However, in one case the district court interpreted the rationale behind 229, where it ruled, interpreting the Supereme Court’s ruling in RCA9140/99 Romano v. State that “The rationale behind the law’s foundations … is not detached from the law’s purpose, which is to rule out social plagues who endanger a person and society” (OCR (Tel-Aviv) 32354/03 Gilian Trade and Marketing v. Israeli Police). The purpose in issuing a 229 warrant was made to assist in preventing the negative impacts of gambling on society, such as criminal activities; the rule is, that the police may act only to enforce the law and not deter or punish (ACD 2316/95 Ganimat v. State, C (Krayot) 15336-01-10 State v. Amiaz); you cannot punish the proprietors of the place, its users and others from legitimate uses in the same way you cannot arrest a person as a penalty.

Therefore, the requested conclusion is that when both gambling and non-gambling occur in a segregated manner, the legal activity cannot be closed down (AA 236/04 The 7th Heaven v. Israeli Police, where other courts ruled, strangely, that 229 is punitive or deterring, AA 1709/09 Amar Razam v. Jerusalem Chief of Police) and the gambling itself the police has to stop, where the collaborators have to be arrested. This conclusion arises from the same constitutional rights, including freedom of employment and right for property and dignity. The police’s authority could not be used to deter and cannot be directed towards activity which is not gambling. The police has to perform its acts in a responsible manner for the public. From here, we address the issue.

First, the police did not act in accordance to its authority under 229: the warrant was not personal and was not addressed to the proprietor of the place, but solely to who provided access to it; a warrant to block websites served to an ISP is like providing the bus company a warrant to remove a bus station next to a gambling house. The ISP is not the proprietor, not the operator and is not the required party. As far as the police has claims against a website, it should address its operators even if they are outside of Israel and initiate criminal proceedings. If the police still believes that the Carlton decision is in force, then they are are free to act with accordance to it.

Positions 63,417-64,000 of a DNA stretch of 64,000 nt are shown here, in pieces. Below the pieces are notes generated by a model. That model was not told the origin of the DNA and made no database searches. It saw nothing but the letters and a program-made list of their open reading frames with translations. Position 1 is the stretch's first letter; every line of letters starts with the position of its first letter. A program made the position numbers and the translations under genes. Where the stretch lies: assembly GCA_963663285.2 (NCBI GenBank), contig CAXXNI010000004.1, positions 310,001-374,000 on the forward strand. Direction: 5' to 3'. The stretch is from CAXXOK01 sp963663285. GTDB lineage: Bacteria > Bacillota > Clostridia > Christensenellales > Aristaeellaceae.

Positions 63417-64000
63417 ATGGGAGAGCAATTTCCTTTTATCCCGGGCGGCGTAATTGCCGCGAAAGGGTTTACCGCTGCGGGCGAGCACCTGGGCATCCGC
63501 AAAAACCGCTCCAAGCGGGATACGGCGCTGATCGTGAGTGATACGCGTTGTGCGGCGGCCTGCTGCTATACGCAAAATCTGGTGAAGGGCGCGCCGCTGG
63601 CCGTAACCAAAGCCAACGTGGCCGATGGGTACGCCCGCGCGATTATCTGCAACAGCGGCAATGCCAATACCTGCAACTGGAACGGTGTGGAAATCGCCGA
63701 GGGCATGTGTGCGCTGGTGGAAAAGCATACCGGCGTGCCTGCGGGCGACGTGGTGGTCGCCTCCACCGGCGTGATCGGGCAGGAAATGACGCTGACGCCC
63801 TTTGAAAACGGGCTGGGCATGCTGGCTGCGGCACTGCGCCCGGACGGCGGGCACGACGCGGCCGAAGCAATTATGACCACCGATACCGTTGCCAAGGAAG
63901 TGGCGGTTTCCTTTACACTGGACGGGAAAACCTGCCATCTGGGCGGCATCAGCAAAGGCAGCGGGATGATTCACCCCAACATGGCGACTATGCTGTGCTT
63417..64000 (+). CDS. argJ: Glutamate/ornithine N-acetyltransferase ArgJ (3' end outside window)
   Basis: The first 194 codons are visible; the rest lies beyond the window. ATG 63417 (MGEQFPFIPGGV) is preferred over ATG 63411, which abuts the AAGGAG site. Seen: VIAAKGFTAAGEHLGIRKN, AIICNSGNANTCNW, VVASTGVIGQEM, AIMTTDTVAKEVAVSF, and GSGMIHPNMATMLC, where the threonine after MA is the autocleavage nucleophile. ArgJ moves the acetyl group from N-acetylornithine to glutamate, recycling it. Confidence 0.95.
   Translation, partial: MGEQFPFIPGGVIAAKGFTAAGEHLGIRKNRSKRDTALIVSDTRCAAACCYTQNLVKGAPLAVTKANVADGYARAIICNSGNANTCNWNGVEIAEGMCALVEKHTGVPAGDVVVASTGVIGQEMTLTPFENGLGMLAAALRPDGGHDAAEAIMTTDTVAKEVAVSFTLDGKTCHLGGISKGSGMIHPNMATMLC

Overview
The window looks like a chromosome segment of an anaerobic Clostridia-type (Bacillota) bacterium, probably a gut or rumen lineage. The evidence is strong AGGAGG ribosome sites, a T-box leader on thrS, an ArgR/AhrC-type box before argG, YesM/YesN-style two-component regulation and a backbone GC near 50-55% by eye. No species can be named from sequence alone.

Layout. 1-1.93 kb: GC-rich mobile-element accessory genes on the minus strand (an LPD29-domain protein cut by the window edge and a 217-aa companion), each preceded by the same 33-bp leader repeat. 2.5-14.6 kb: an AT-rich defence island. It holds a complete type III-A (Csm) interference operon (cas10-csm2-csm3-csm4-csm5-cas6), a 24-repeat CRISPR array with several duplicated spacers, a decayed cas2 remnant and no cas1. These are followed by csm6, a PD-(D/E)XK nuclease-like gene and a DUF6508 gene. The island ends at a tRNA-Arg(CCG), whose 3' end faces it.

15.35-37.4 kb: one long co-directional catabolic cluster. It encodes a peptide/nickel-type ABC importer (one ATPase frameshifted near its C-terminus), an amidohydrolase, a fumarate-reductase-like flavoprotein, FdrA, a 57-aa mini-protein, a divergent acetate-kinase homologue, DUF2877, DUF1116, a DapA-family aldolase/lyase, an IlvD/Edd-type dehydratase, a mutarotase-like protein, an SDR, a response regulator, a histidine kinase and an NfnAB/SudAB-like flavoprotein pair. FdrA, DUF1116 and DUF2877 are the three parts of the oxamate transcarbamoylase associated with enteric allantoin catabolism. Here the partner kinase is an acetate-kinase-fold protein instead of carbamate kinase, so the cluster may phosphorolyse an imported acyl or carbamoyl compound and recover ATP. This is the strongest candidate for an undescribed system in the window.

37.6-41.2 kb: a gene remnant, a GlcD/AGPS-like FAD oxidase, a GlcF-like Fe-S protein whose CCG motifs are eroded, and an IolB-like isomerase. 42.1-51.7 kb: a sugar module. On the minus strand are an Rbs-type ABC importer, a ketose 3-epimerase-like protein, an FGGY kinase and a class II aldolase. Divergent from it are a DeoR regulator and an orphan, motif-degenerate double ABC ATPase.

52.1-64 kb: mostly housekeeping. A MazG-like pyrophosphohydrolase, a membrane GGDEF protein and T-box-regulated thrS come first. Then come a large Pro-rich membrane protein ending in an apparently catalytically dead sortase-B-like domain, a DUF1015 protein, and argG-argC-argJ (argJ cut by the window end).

Second, the warrant’s breath. The warrant, granted against the websites and IP addresses [See Hebrew Warrant] requested to block the website in full, even the parts not related to gambling. For example, if a person plays without waging a bet, solely in thePlay for Fun part of the website, then he is affected by the warrant without need. In such case, the warrant is not narrowly tailored in the means needed and affects constitutional rights. Moreover, providing a warrant against an IP address and a domain is considered equal to closing a shopping mall because one kiosk sells raffle tickets. In contrast to the Amar Razam decision, these are two distinct different groups of users, different communities and uses, and no need to block the play for fun.

This means that we already began the slippery slope (which our ministry of communication rejected): some of the websites blocked are not gambling sites, but only facilitate funds; one case. of, at least until proven otherwise, is a website for financial services and not gambling. The websites allows payment, amongst other things, for gambling, but is a financial service similar to others and is not different from credit cards; therefore, there is no reason to block it.

Finally, it is quite difficult not to discuss the websites blocked. Though the police know about hundreds of sites, the two families blocked relate to a regulated market in Israel: sports booking. The Israeli Council for Sports Betting regulates and operates the market heavily, and the proximity to the World-Cup, where the Council’s earning skyrocketed, is strange. Moreover, the proximity to the Israeli Anti-Trust Authority’s decision to consider pressing charges against The Pais, Israel’s second licensed gambling operation, after suspicion arose that it entered into a restraining agreement where the Israeli Association for the Soldier which is licensed to act as well, where ISA shall not engage in raffles, against a material donation from The Pais. Moreover, The Pais offered more money to be provided to the country for more gambling rights, and even to pay salaries in local municipalities, and has previously offered to assist the police financially in the struggle against unlawful gambling.

In conclusion, it is quite obvious the censorship could not stand; in order to drop it, a person using KeshCard or plays VC with “Play for fun” (meaning a person who was hurt by the warrant) shall appeal against the censorship to a court. The ISPs forgot what is the public interest they are meant to protect, and the ministry of communication, who’s authority was run over in one police warrant, does nothing.

[Material Comment: I am writing this without the consent or knowledge of any of my clients, and it does not reflect my opinion or any legal review I provided them]

[Originally in Hebrew]